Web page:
Holding inquiry against Justice Isa violates mandate of SJC, Munir Malik tells SC

ISLAMABAD: Munir A. Malik, the counsel for Justice Qazi Faez Isa, on Tuesday argued that the administration bypassed the Supreme Judicial Counsel (SJC) and held an inquiry against Justice Isa, violating the mandate of the SJC.

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The 10 Supreme Court judges full court, headed by Justice Umar Ata Bandial, was told by the counsel that only the SJC can hold an inquiry against a judge. The court was hearing multiple petitions against a presidential reference against Justice Isa.

The counsel while delivering his arguments said that the administration had attempted to target the judiciary. He asked the court to throw out the reference based on “mala fide intentions”.

Malik said, “the SJC should also have taken these aspects into consideration before initiating the proceedings based on the reference.”

A private security agency was hired to compile a report about activities of the family in London during the past decade, added the counsel.

The relevant authorities issued notices to his client, seeking declaration of assets and tax returns for the period between 2015 to 2018, urged the counsel, further adding that the mentioned documents had already been submitted.

The court adjourned the hearing of the case till Monday.

On October 7, the council rejected the allegations levelled against it Justice Isa pertaining to a presidential reference filed against him. Justice Isa had accused the SJC of being partial with regard to the presidential reference against him. The top court had sought a response from the council on Justice Isa’s allegations.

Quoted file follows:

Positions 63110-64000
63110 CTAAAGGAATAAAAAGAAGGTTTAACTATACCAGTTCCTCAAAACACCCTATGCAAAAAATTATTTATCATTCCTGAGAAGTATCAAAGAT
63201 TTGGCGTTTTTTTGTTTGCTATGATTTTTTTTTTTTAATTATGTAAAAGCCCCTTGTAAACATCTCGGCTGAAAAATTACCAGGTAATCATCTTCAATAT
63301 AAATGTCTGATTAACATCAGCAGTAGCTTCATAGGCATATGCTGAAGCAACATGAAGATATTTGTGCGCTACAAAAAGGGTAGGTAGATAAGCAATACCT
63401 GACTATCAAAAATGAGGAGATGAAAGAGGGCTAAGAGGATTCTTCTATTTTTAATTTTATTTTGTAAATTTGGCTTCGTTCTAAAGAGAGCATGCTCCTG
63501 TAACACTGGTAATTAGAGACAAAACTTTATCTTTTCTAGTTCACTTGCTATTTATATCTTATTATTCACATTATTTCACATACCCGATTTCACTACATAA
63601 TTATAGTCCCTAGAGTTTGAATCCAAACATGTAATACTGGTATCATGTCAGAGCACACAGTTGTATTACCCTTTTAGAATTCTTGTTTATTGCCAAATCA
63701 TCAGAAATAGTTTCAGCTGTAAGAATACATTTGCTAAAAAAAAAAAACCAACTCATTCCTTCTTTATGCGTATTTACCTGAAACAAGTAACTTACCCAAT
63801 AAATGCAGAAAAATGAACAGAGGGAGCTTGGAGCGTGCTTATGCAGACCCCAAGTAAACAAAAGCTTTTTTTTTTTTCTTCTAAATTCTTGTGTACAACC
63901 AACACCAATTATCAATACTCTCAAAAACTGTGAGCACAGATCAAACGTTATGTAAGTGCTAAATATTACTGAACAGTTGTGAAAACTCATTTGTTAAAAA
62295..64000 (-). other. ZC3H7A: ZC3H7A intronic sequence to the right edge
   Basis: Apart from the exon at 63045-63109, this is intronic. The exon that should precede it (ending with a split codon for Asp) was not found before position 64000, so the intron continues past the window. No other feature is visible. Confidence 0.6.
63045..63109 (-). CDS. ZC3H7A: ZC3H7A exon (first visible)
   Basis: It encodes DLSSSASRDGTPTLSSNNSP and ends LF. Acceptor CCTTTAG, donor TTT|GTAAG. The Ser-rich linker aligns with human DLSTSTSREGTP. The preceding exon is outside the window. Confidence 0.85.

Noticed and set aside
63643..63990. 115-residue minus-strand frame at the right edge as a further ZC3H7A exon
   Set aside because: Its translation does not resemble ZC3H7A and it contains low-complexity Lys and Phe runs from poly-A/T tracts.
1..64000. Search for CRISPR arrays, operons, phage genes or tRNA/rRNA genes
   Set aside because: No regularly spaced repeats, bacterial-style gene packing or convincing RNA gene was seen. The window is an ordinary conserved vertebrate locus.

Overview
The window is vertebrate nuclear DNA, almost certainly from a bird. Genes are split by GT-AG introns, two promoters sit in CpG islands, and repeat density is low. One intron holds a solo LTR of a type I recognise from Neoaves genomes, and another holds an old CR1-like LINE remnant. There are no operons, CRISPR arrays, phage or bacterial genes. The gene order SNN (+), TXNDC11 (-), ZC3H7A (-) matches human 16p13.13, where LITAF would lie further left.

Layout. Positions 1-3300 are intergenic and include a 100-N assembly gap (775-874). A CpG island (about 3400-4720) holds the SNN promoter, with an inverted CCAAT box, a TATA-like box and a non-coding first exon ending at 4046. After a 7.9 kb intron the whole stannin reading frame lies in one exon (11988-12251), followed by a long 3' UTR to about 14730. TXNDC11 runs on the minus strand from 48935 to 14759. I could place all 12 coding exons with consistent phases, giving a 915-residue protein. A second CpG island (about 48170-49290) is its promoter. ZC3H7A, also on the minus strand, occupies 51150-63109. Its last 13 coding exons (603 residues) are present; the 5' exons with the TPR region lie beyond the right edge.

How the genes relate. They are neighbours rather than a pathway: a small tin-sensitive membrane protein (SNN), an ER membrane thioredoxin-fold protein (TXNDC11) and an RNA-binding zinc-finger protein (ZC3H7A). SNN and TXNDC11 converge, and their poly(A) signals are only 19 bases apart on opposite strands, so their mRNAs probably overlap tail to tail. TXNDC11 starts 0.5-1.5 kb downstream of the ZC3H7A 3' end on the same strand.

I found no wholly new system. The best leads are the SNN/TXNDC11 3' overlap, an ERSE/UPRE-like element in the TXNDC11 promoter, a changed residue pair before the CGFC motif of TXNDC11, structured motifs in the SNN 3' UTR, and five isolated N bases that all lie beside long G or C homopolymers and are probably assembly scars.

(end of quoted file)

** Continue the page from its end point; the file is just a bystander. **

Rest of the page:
The council said that its stance with regard to the reference “is non-adversarial, fully impartial and entirely non-partisan”. It said the proceedings before the SJC are “immune from judicial review” by virtue of provisions under Article 211 of the Constitution of Pakistan.

On October 10, AGP Anwar Mansoor Khan on Thursday submitted a reply in the Supreme Court, regarding presidential reference against apex court judge Justice Qazi Faez Isa.

In his reply, the AGP said that Justice Isa’s spouse and children own expensive properties in the United Kingdom, which were purchased in the year 2004 and 2013 and at the time when they had no independent source of income of their own.

The inescapable conclusion which follows is that the properties are Benami and that Justice Qazi Faez Isa is the ostensible owner, he added.

He said that the Reference only directs the Supreme Judicial Council about the inquiry into whether the conduct of the Petitioner in owning those properties, though ostensibly, is free from financial impropriety.

In May, SJC issued notices to Justice Isa and Justice Karim Khan Agha of the Sindh High Court (SHC) over references filed against them.

President Arif Alvi had filed a reference against Justice Isa for not disclosing in his income-tax returns and wealth statements three properties in the UK. Justice Isa maintained, however, that the properties belonged to his children.

The SJC — the only constitutional forum that can examine the conduct of superior court judges and recommend their removal — held a hearing of the two references on June 14.

According to media reports, the references accuse the two judges of concealing their assets and recommend action against them under Article 209 of the Constitution.

Earlier that month, against the backdrop of reports regarding the institution of references against superior court judges, Justice Isa had approached President Dr Arif Alvi, complaining that selective leaks to the media amount to his character assassination, thus jeopardising his right to due process and fair trial.

An informed source had told media that in his letter to the president, the SC judge had also said he would be obliged if the former could let him know if it was correct that a reference had been filed against him.

On August 19, The SJC dismissed the reference against Justice Isa for writing letters to President.

The “private letters” written to the president by Justice Isa “ha[d] not been found by us to be serious or grave enough to constitute misconduct sufficient for his removal from the exalted office of a Judge of the Supreme Court of Pakistan,” read the order from SJC.

The reference was filed by a Lahore-based lawyer, stating that Justice Isa had violated the code of conduct by “writing letters to the president of Pakistan and sharing it with the media”.

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